Her violin teacher is much less experienced (considerably cheaper) and seems to value and seek the extra input I can give when asked. Many of her students parents dont sit in on lessons, but most are older.

Obviously I dont attend her school classes, but I have been known to lend a hand to the coach at soccer training (interacting a little) and watch swim training (no interaction).

Does the level of experience of the parent make any difference to your feelings?

Are you (and I mean a generic plural 'you as teachers') happier to have an experienced musician parent sit in as they are likely to understand what you're talking about and not get in the way - or are you intimidated by the presence of a parent who may be overconfident in their own abilities as teachers fear their over-ruling and undermining of your teaching?

How can I as a parent be sure that my child is practicing the right thing if I'm not allowed to sit in and hear precisely what you as a teacher are focusing on?
_________________________
Parent....
Orchestral Viola player (stictly amateur)....
Hack Pianist.... (faded skills from glory days 20 yrs ago)
Vague Guitar & Bass player.... (former minor income stream 15 yrs ago)
Former conductor... (been a long time since I was set loose with a magic wand!)

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#1755760 - 09/20/11 02:00 AM Re: Parents sitting in on EVERY lesson :( [Re: chasingrainbows]
david_a Offline
2000 Post Club Member

Registered: 11/11/09
Posts: 2913
Different situations can call for different solutions. When your arrangement is not working, you need to identify the problem and improvise a response. Rules cannot cover all the possible permutations of parental pianistic perusal. wink

Sometimes, with an intrusive parent, simply rearranging the seating (so that the teacher is between student & parent, and the parent's chair is as far away as practical) can be useful. But not always. frown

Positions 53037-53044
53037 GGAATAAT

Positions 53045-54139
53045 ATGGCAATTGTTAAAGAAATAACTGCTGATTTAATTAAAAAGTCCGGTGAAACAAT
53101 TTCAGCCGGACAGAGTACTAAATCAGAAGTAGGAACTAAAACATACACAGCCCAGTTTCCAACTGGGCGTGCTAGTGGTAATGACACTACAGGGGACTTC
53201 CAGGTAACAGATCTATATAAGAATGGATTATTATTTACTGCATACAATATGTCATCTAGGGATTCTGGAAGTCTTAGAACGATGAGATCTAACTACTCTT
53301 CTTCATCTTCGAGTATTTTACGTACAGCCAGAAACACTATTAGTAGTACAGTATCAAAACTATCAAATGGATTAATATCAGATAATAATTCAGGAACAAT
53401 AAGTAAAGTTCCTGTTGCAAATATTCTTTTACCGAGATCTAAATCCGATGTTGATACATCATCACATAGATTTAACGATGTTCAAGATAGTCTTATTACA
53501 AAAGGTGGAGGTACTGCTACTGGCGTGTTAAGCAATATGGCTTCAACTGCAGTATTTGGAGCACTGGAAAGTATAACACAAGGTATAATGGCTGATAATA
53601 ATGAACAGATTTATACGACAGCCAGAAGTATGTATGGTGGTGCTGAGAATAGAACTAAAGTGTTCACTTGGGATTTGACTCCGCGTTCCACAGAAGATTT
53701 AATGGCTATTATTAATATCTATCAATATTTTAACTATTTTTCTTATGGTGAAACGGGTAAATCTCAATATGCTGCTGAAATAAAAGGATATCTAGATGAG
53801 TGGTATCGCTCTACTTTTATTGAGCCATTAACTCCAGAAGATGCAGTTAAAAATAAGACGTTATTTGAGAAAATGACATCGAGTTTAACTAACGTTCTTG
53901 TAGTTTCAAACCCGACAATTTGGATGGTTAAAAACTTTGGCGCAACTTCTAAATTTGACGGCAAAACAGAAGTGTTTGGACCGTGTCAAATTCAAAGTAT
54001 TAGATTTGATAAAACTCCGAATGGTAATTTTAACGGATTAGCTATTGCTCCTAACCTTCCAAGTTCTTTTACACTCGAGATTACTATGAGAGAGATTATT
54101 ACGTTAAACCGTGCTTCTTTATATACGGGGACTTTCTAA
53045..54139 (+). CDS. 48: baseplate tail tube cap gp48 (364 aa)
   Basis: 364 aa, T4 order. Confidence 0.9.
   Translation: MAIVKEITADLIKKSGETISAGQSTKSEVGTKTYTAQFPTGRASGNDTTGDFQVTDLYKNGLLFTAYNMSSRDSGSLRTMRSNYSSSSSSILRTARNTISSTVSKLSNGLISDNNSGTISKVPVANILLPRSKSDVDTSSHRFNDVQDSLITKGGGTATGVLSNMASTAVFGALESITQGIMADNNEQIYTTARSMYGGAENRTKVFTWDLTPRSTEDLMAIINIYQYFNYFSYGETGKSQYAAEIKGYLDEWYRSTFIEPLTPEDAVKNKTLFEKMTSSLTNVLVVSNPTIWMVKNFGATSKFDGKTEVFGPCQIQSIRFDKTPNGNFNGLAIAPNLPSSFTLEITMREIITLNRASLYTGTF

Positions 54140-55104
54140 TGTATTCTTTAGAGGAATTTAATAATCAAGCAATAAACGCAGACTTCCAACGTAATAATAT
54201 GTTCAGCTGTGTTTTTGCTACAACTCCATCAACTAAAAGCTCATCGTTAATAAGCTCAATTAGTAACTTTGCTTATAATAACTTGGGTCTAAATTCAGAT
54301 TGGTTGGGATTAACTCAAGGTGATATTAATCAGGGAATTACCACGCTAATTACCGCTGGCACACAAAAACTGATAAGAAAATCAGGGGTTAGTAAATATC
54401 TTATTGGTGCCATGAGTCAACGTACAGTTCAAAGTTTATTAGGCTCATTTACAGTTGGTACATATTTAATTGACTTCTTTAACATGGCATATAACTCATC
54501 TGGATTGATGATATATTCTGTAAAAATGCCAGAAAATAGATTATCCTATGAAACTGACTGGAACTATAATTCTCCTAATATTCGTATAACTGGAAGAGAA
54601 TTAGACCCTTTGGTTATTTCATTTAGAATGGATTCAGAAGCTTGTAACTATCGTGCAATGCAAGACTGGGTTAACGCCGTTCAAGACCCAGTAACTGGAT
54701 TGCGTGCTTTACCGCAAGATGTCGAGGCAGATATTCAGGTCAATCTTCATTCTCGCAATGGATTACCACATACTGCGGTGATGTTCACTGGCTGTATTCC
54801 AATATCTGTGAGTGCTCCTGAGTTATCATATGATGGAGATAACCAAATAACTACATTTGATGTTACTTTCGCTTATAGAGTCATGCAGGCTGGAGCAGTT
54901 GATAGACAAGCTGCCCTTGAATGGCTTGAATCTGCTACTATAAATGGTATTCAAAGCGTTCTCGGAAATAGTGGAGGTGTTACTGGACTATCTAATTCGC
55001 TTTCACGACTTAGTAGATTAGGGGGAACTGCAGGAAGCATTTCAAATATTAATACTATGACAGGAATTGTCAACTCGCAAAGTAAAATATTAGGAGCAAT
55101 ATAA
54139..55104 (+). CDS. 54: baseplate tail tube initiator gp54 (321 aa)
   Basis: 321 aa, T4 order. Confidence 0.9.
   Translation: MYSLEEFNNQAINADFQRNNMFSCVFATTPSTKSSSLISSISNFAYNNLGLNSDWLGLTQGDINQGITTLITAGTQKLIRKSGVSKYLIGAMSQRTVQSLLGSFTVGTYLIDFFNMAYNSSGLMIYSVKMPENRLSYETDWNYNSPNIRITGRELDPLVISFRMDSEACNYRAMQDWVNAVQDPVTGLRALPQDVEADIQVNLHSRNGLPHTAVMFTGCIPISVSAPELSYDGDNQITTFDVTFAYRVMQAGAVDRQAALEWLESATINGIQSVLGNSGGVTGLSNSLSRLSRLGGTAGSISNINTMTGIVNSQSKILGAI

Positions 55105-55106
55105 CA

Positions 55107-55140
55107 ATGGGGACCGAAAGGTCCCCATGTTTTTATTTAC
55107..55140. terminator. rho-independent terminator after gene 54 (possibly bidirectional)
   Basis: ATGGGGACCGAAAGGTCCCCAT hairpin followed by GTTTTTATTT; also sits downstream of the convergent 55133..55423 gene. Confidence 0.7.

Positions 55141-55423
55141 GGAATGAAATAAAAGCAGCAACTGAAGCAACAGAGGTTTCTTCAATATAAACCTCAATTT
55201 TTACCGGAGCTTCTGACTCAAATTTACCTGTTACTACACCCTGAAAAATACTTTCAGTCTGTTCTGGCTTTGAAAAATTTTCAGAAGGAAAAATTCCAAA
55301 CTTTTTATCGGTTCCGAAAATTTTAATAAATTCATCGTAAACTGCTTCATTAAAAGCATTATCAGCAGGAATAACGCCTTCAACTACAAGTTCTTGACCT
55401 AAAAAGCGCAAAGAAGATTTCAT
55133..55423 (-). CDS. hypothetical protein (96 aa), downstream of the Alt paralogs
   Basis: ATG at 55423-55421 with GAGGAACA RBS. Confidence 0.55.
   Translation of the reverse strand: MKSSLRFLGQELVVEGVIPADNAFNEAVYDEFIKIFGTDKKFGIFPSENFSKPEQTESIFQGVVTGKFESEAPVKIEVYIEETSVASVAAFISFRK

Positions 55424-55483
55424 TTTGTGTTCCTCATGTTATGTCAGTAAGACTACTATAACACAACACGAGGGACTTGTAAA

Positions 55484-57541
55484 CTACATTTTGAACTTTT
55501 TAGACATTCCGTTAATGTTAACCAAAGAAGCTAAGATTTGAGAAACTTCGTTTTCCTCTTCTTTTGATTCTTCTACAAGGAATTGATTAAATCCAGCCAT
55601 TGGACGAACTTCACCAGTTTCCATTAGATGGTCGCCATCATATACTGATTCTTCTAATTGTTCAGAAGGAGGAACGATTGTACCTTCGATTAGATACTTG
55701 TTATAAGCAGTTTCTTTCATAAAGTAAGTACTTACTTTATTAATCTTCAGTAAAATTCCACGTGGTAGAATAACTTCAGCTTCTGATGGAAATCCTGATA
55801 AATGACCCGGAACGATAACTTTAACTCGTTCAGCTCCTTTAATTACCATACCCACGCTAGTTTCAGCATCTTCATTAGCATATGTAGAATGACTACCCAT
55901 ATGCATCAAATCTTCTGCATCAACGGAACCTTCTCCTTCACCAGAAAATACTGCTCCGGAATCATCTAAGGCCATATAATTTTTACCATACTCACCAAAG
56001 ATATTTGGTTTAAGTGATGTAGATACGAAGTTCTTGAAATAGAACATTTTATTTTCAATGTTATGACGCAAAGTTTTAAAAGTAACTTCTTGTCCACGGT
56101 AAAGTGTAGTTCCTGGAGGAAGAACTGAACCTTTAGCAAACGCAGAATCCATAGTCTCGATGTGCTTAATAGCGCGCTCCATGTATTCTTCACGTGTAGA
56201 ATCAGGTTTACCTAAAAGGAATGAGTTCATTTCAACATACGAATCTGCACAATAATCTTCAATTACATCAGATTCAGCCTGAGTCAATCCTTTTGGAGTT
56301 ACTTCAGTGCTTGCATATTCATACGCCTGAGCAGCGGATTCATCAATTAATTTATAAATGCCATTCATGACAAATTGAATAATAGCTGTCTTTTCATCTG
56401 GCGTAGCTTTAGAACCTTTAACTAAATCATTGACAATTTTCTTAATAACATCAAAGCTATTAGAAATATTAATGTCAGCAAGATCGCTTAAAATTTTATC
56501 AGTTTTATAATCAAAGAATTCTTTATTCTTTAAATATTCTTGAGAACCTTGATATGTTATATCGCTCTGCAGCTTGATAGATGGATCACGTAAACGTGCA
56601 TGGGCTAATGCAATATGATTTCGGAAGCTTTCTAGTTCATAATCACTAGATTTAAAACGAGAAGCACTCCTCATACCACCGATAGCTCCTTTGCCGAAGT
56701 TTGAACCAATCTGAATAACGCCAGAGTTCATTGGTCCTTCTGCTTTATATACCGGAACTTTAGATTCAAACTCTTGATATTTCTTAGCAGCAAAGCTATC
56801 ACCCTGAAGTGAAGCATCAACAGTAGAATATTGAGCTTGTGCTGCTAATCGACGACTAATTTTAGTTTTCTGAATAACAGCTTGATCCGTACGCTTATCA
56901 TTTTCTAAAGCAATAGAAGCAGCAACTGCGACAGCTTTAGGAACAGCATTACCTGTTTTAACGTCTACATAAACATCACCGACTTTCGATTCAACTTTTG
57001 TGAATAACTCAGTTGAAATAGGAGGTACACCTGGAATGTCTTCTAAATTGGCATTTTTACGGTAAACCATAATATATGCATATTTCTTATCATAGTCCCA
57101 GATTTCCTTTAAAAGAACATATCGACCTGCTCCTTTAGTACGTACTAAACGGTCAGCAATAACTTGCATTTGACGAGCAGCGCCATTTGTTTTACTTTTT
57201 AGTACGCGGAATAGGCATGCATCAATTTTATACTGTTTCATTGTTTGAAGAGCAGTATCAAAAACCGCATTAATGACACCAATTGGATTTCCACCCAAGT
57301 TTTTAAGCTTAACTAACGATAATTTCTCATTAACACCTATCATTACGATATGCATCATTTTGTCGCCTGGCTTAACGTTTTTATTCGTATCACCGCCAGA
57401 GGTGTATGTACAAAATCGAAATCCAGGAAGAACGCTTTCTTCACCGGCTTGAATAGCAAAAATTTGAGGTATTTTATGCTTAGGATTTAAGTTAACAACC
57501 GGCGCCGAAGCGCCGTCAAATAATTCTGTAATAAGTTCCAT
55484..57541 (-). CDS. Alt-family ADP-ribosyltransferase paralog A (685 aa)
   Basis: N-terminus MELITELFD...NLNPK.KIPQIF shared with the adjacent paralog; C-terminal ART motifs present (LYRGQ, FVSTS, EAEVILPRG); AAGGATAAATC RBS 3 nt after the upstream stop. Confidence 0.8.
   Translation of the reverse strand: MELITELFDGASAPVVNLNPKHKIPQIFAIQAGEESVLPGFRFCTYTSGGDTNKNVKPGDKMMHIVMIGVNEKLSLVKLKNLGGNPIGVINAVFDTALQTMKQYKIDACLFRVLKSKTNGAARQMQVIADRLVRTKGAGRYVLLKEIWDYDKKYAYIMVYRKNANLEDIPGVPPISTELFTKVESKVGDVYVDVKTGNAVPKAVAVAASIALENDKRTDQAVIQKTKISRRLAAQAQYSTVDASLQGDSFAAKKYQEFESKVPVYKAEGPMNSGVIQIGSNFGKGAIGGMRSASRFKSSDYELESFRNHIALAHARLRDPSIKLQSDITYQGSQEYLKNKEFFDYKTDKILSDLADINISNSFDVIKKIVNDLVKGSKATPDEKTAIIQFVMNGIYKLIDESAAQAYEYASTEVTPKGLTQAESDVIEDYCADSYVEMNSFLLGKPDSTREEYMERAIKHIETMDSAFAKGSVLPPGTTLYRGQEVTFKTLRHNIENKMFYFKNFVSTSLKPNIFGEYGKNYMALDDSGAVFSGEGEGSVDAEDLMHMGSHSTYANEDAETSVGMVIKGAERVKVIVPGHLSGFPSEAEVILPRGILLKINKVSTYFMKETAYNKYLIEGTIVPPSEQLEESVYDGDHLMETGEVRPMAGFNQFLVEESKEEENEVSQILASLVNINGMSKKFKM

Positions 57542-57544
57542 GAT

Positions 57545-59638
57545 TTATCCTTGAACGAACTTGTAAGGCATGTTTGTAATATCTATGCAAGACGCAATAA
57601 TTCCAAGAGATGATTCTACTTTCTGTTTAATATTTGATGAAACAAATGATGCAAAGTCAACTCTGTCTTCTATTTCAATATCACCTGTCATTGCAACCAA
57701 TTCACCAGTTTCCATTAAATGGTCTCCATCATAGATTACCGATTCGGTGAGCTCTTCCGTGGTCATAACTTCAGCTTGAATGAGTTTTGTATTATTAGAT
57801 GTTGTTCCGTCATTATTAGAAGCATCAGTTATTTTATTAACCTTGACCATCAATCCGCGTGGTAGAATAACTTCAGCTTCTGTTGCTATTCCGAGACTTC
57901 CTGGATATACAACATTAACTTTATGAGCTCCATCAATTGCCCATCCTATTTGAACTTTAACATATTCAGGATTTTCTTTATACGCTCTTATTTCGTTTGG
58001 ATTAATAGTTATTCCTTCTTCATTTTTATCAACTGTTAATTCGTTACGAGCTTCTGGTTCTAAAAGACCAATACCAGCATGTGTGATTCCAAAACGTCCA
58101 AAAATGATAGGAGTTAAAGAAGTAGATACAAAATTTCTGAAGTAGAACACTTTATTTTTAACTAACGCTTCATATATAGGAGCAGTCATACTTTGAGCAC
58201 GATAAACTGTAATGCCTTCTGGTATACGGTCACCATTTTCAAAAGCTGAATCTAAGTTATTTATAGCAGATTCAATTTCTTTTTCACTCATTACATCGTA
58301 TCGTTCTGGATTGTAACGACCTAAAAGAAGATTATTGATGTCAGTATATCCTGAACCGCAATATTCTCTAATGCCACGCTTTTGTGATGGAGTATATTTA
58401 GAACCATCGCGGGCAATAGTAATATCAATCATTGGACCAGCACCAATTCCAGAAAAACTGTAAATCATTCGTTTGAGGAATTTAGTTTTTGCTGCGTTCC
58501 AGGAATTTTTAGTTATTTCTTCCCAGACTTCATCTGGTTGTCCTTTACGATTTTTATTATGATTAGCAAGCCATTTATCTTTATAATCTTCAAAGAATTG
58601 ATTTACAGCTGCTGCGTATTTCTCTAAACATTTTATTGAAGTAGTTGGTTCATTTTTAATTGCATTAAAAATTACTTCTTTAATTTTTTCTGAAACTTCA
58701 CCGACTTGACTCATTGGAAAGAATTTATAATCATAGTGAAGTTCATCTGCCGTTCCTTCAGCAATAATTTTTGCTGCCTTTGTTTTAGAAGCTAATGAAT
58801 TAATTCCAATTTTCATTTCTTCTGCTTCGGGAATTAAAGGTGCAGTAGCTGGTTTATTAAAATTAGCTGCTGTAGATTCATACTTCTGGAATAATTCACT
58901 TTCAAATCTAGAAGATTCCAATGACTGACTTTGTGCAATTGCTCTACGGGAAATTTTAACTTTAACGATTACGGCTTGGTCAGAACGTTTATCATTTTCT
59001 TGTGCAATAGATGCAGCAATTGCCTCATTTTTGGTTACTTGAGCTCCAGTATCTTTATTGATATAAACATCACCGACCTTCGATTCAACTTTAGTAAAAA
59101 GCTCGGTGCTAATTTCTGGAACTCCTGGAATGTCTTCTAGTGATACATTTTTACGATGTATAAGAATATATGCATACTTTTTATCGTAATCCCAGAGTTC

Some young students work better with a parent in the room - we can't ignore that fact. I never wanted my parents there, even as a little boy, so as a teacher I've had a prejudice to get over in this regard.

The blunt truth is that parents sitting in on piano lessons (beyond what might be called a "baby beginner" stage where parents are supposed to be participating) need to be silent observers who stay seated in the far corner of the room, and either take notes on how & what to practice or else just listen. (Parents who have brought along their own work to do are not paying attention, not helping their child, and should leave.) Very young children may need and appreciate help from a parent in the room, and that is different. Then again, please note that just who is called "very young" depends on the child's temperament and experience. We've all met "mature" four-year-olds and "little" eight-year-olds.

All siblings in piano lessons need to keep complete silence, and not be distracting to the student & teacher, or they are out. Some can do it easily, especially if given space to draw pictures or read a book; some simply can't manage it.

I started piano at the age of 6 and never once had my parents in a lesson, and I would have hated it if they had come in (except of course when they needed to talk to my teacher - but that was different because when they were talking I wasn't playing the piano). But at age 6 I was already an old fogey. smile